Proteins are polymers of amino acids. The amino acids are joined together by a condensation reaction similar to that described for the formation of the glycosidic bond in polysaccharides. Each amino acid in the polymer is referred to as a residue. Individual amino acids are joined together by the attack of the nitrogen of an amino group of one amino acid on the carbonyl carbon of the carboxyl group of another to create a covalent peptide bond and yield a molecule of water as shown below.

Peptide bond formation occurs by a dehydration reaction. The amino group of the second amino acid attacks the carbonyl carbon of the first, forming the peptide bond and releasing water. The resultant dipeptide has an amino terminus (left) and a carboxy-terminus (right). The mainchain atoms, which are the same for each residue in the peptide, include the nitrogen and its proton, the α–carbon and its hydrogen, and the C=O group. The R-groups form the sidechain atoms.

The resulting peptide chain is linear, defined by the mechanism that builds the polymer, and has defined ends. Short polymers (< 50 residues or amino acids) are usually refereed to as peptides, and longer polymers as proteins. Because the synthesis takes place from the alpha amino group of one amino acid to the carboxyl group of another amino acid, the result is that there will always be a free amino group on one end of the growing polymer (the N-terminus) and a free carboxyl group on the other end (the C-terminus). Note that the potential exists for the formation of amide (peptide) links involving the carboxyl and amino groups in the side chains, but bioselectivity directs the synthesis to be linear, involving only the alpha amino and alpha carboxyl groups.

Note that after the amino acid has been incorporated into the protein, the charges on the α–amino and the carboxyl groups have disappeared. Thus the mainchain atoms have become polar functional groups. Since each residue in a protein has exactly the same mainchain atoms, the functional properties of a protein must arise from the different sidechain groups.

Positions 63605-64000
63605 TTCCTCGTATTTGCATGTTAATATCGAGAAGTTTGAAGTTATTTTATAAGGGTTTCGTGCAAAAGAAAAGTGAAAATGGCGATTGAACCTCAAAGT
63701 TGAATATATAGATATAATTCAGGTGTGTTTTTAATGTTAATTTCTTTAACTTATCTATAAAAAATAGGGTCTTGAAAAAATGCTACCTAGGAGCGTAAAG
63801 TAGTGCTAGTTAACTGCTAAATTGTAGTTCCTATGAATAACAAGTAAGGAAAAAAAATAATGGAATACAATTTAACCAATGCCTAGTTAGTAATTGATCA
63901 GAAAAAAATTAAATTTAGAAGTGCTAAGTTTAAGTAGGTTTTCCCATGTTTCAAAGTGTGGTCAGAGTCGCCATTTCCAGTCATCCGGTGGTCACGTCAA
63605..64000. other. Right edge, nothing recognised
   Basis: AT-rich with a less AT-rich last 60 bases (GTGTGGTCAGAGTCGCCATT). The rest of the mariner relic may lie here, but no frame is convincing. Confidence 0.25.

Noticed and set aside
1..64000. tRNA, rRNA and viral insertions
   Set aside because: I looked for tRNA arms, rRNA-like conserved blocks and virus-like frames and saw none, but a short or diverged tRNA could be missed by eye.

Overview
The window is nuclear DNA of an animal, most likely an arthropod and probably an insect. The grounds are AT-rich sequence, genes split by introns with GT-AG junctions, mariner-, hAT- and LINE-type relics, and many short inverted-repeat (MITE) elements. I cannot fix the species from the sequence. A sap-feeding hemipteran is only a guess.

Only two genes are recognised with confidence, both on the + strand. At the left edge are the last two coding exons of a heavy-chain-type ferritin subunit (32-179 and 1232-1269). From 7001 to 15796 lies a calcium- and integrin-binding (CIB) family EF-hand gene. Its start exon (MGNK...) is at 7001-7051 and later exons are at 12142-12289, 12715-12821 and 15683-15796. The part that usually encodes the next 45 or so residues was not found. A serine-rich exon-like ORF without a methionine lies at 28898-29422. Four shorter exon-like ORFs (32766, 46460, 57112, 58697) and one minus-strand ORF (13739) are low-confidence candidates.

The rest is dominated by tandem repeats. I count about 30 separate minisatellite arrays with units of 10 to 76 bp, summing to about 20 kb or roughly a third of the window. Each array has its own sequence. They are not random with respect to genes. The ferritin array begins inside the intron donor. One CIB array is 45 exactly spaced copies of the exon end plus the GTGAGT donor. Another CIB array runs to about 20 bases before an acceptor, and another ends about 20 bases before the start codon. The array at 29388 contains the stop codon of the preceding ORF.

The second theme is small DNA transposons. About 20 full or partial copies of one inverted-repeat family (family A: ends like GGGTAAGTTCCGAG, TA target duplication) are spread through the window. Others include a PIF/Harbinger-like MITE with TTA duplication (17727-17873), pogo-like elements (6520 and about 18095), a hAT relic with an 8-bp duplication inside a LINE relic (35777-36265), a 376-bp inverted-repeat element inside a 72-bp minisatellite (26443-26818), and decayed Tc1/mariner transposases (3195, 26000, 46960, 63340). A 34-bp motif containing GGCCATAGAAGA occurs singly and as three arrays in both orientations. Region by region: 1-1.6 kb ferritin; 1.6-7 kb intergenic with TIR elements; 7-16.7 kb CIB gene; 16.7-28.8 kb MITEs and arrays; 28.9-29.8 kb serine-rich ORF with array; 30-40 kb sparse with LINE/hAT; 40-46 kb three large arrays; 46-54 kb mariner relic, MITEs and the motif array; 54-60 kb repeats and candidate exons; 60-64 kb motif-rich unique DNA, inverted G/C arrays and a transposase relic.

By convention, the sequences of peptides and proteins are written with the N-terminus on the left and the C-terminus on the right. The name of the N-terminal residue is always the first amino acid. The name of each amino acid then follows. The primary sequence of a protein refers to its amino acid sequence.

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Protein sequence

A protein is composed of amino acids attached in a linear order. This basic level of protein structure is called it's primary structure and derives from the formation of peptide bonds between the individual amino acids. The order of the amino acids is determined by information encoded in the cell's genes. An example of a protein sequence is shown below where the one letter abbreviations are used for each of the 20 amino acids used in cellular protein synthesis.

Amino acid sequence of Human Estrogen Receptor
Amino acids are indicated using the single letter code. For example, the amino acid glycine is abbreviated with the letter G.

Higher order structure is determined by the Primary Structure

Proteins do not exist as linear threads in the cells but rather as spontaneously folded higher order structures. The higher order structure is determined by the amino acids in the primary structure. The function of a protein is determined by its higher order structure.

Proteins take on structure in stages defined by the interactions of amino acids with each other in the primary sequence. The higher order stages of secondary, tertiary, and quaternary structure of the estrogen receptor are shown in the movie below. Although the exact structure of the protein was determined using biophysical methods employing sophisticated instruments and calculations, the ability to predict the three dimensional structure (tertiary structure) of a protein de novo is not yet possible. It is possible to make excellent predictions of secondary structure from primary structure and the use of measured constraints on structure based on the structure of the peptide bond and characteristics of individual amino acids is making it possible to approach predictive methods.

The stages or levels of protein structure are displayed here:

  • Primary Structure: The amino acid sequence of the protein, with no regard for the conformation of the amino acids.
  • Secondary Structure: short range interactions involving only mainchain atoms resulting in α-helices and β-sheets
  • Tertiary Structure: long range interactions resulting in the 3-D Folding of a single polypeptide chain.
  • Quaternary Structure: The interaction of two or more peptide chains to make a functional protein. The oxygen transport protein hemoglobin shows this level of structure. The functional protein is composed of four chains.

Constraints Determining Secondary Structure

Peptide Bond is Planar